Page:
Andray Blatche eager to get back and ‘do something I love to do’


“Being without basketball is never good news,” Andray Blatche said. (Jonathan Newton/The Washington Post)

Andray Blatche had waited so long to be back on the court, back with his teammates, that he couldn’t leave the floor on Thursday immediately after the Washington Wizards concluded practice. He stayed around to play two-on-two basketball with rookies Jan Vesely, Chris Singleton and Shelvin Mack, eagerly trying to make up for more than an entire month of lost time.

Blatche backed down Vesely, spun around him and rose up for a left-handed dunk. He missed, throwing the ball off the back of the rim but showed plenty of explosiveness and elevation off of the injured left calf that has kept him sidelined since Jan. 28. Blatche is expected to make his return against Cleveland on Saturday at Verizon Center.

“I get back to balling. Just balling, hooping and having fun,” Blatche said. “Being without basketball is especially tough. It’s something I grew up with, so I’m just excited about this whole weekend that’s coming up for me. It’s a chance for me to go back out and do something I love to do.”

Coach Randy Wittman said he plans to ease Blatche back and use him in short stints, since the adrenaline rush of the return won’t make up for the lack of conditioning that comes from him missing the past 15 games.

The Wizards have been only slightly better with Blatche in the lineup (4-13) than without him this season (3-15) but will need another offensive option with Nick Young and Rashard Lewis both out against the Cavaliers with knee injuries. Blatche is having an admittedly down season, as he has been benched twice, is shooting a career-low 38 percent and averaging just 10.3 points — his worst scoring average in three seasons.

Barring a miraculous finish, he will fail to improve upon his statistics from the previous season for the first time in his seven-year career. But Blatche said the calf injury — which occurred on a “freak play” in which he attempted to take a charge on Charlotte’s Boris Diaw — forced him to rest and get fully healthy, something he hasn’t been all season because of a nagging right shoulder injury that he suffered nearly a year ago.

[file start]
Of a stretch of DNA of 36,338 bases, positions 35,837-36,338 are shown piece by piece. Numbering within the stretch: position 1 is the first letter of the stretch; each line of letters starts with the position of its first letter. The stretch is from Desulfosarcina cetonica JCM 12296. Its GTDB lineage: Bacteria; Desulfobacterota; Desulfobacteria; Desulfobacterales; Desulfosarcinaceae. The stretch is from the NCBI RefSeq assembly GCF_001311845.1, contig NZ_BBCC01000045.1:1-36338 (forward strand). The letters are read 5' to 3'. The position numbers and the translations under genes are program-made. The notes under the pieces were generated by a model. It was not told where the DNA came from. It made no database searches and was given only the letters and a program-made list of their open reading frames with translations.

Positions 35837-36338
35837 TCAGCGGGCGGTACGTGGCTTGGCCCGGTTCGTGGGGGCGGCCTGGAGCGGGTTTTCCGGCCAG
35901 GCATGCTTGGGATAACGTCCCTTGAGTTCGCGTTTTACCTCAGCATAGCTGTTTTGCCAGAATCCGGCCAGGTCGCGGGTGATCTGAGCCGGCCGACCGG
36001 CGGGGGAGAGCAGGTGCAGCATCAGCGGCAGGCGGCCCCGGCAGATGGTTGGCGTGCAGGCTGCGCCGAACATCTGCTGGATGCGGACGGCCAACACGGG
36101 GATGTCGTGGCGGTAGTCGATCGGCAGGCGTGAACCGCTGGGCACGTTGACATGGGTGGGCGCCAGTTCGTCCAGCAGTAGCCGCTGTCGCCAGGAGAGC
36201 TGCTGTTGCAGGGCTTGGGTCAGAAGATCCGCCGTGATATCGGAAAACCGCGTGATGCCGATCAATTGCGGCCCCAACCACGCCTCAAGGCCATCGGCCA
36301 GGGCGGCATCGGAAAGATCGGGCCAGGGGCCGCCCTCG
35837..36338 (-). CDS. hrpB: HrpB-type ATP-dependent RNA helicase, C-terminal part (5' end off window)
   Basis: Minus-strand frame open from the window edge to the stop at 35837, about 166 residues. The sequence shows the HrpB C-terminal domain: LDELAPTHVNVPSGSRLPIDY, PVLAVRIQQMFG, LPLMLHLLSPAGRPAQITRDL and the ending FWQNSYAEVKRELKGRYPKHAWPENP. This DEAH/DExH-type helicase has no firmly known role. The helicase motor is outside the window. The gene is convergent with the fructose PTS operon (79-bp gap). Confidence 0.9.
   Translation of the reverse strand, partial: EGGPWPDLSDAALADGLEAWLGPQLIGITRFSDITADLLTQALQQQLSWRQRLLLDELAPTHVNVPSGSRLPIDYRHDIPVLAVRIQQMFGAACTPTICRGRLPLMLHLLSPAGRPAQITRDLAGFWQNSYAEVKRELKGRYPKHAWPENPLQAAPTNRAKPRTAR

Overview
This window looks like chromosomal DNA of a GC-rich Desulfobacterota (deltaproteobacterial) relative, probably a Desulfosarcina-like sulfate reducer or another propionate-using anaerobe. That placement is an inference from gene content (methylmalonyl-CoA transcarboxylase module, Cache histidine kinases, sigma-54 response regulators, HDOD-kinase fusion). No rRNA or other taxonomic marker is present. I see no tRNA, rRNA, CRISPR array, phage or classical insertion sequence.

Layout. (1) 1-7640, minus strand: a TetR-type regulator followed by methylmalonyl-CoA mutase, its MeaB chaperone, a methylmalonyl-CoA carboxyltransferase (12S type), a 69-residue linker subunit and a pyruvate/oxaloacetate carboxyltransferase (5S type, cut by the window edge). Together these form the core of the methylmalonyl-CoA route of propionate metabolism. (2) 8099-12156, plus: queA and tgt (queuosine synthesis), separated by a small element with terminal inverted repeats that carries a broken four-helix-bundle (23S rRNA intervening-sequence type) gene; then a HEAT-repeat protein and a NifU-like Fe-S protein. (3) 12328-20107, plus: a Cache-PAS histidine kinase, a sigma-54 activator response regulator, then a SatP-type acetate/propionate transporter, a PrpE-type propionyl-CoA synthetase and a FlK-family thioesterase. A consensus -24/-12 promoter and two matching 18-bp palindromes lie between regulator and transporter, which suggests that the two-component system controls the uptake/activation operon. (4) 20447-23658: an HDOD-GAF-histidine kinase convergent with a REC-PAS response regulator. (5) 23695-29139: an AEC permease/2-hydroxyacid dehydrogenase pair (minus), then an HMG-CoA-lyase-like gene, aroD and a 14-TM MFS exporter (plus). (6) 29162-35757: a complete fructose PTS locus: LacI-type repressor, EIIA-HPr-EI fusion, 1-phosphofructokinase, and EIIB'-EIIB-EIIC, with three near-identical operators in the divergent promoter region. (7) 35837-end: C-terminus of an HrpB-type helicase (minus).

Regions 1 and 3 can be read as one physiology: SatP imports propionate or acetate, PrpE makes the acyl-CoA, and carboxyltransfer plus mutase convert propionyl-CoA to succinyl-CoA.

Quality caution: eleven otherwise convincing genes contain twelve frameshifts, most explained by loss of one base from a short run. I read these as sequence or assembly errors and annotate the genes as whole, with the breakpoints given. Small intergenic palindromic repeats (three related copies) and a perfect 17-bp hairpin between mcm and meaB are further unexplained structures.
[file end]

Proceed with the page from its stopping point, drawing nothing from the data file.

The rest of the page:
“Being without basketball is never good news,” Blatche said, but “it helped a lot, my shoulder. I have no problem out of it at all. Even though I lost something, I gained something back. My shoulder and my calf is good. It helped me get my body back right, and I can come out Saturday and be back to being the person that I am.”

Blatche said he wants to get back to being “Seven-Day ’Dray” — the player he was during the two-month period that helped him earn a three-year, $28 million extension before last season. That contract has come back to haunt the Wizards, who have actively tried to trade the 6-foot-11 Blatche but found no takers.

The Wizards have just six more games before the March 15 trade deadline, but Blatche said he wouldn’t let the speculation affect how he approaches the next two weeks — or the rest of the season. “That’s the life of the NBA. You’ve got to take the punches, whatever they are. It’s a business.”

Blatche was immobile after suffering the injury, but he has been working diligently the past two weeks, doing work in the pool and weight room, and even working out in preparation for a comeback with former teammate Awvee Storey at the practice facility.

Home fans have unmercifully booed Blatche this season, and he expressed some frustration over his treatment. Before a recent game, Blatche even pondered how his image would be used to incite fans to jeer if he ever leaves.

Blatche said he is anxious to return and make amends for his poor season. “I can’t wait to get back on the court. It’s something that’s a part of me. Even with all the bad things going on, I don’t care about it, I just want to go back to playing.”

Michael Lee is the national basketball writer for The Washington Post.
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